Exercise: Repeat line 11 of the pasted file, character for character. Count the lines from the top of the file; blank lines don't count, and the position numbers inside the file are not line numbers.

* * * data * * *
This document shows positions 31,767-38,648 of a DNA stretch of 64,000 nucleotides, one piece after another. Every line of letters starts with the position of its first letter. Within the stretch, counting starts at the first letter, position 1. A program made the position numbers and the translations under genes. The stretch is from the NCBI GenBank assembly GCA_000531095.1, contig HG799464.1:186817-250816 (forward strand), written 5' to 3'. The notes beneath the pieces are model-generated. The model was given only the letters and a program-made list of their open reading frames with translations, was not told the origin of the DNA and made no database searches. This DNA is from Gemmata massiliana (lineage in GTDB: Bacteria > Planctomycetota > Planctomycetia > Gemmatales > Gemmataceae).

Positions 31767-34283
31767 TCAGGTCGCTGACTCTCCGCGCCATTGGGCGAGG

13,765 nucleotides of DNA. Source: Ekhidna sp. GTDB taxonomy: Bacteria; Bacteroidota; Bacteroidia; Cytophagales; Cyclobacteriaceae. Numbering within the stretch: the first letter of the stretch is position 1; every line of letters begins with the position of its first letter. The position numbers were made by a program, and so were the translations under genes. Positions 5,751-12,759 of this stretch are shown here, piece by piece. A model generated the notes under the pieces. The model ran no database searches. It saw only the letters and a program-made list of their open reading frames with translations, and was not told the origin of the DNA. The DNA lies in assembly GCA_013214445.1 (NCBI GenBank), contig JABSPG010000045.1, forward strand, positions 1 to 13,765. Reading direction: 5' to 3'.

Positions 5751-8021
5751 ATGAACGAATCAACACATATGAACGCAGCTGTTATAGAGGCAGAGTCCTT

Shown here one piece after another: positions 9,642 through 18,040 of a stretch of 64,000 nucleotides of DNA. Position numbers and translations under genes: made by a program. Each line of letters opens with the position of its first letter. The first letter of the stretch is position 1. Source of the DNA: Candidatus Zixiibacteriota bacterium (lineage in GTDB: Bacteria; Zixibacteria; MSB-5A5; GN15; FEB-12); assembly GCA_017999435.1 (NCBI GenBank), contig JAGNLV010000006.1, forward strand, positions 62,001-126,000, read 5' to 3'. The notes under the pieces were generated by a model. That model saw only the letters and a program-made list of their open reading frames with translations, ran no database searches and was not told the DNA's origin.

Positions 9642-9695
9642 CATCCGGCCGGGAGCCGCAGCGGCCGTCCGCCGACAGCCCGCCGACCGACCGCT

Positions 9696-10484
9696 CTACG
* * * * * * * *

9696 CTACG